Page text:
There is no legal requirement to talk to the other driver’s insurance company. However, there are certain instances when talking to the other driver’s insurer is a good idea. A perfect example is where liability is clear, but the other driver has failed or declined to talk to his or her insurance company. The insurer may not know what happened during the crash, your injury type and severity, or the extent of property damage or loss. In this case, you may need to talk to the other driver’s insurer to start a claim.
Your insurance company representative may fail to contact the other driver’s company, especially if your injuries are minor. In this scenario, it is up to you to report the accident and pursue compensation from the other driver’s insurer.
Your communication with the other insurance company should be as brief as possible. That way, you will limit your chances of disclosing any information that can hurt your case.
When to Hire a Car Accident Lawyer
Insurance companies and their adjusters begin the claims process right after a crash. They might attempt to shift fault to the other party in accidents where the fault lies on their client. Getting an aggressive lawyer involved immediately after a crash can help in navigating the insurance claims process for car accidents. The following are situations when you should hire a car accident lawyer:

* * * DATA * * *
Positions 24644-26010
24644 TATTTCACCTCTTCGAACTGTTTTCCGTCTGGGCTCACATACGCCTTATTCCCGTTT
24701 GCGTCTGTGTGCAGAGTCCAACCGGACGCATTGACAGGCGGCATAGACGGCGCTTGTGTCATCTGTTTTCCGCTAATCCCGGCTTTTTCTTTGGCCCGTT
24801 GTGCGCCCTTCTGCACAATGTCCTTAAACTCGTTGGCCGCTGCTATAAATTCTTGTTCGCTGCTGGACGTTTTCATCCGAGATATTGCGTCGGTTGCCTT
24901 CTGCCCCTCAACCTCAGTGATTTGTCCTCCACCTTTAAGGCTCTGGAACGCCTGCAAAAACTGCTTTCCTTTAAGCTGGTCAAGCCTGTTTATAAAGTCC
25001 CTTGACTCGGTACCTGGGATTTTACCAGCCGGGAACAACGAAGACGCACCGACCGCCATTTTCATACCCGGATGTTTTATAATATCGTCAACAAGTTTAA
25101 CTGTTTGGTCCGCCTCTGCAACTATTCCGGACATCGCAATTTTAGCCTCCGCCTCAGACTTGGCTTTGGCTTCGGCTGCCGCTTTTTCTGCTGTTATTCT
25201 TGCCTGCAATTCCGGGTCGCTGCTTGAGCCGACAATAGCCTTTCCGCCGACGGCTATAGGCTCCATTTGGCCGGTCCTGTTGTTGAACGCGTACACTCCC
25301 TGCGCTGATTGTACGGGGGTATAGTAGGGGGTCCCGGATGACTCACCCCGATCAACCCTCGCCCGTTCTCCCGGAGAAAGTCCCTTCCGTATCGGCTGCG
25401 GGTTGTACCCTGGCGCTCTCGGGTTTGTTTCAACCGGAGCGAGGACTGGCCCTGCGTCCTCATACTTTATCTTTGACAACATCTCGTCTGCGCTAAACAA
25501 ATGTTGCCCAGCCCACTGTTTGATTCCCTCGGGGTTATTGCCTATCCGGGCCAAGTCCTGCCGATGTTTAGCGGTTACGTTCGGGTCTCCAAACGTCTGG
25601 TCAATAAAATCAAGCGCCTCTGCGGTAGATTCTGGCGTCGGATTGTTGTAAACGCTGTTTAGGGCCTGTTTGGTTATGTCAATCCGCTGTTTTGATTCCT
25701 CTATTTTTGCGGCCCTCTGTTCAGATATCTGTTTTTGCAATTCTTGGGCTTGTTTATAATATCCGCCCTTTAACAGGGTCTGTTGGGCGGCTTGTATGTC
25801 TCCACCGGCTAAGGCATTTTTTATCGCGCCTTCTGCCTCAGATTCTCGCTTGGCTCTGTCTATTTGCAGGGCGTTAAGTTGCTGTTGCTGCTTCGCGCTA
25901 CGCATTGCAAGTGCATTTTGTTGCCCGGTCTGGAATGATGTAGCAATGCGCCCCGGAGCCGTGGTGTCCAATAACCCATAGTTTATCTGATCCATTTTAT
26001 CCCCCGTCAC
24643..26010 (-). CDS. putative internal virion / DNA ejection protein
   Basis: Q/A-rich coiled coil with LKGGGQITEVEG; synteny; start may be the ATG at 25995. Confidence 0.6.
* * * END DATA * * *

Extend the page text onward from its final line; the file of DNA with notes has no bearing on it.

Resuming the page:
You Have Sustained Serious Injury or Substantial Property Damage or Loss
Hire a lawyer immediately after suffering serious injuries in a car accident. Do the same if your car or any other valuable property has sustained significant damage. Expensive watches, cameras, and clothes are valuable property that often get damaged in motor vehicle accidents.
Someone Else Caused the Accident
Have a lawyer on your side in any motor vehicle crash in which another person is to blame. The other driver may be liable in an accident if the driver breached the duty of care by driving dangerously or failing to comply with traffic laws.
A Government Agency Is Liable for Your Accident
The procedures and deadlines for recovering compensation from a local or state government agency for the negligent act of its workers are different from those of individuals or private organizations. So, you need a lawyer with a demonstrated history of winning civil claims against government agencies in your corner to recover damages from a liable government entity. Be sure to hire a lawyer as soon as possible to avoid missing compensation due to missed deadlines.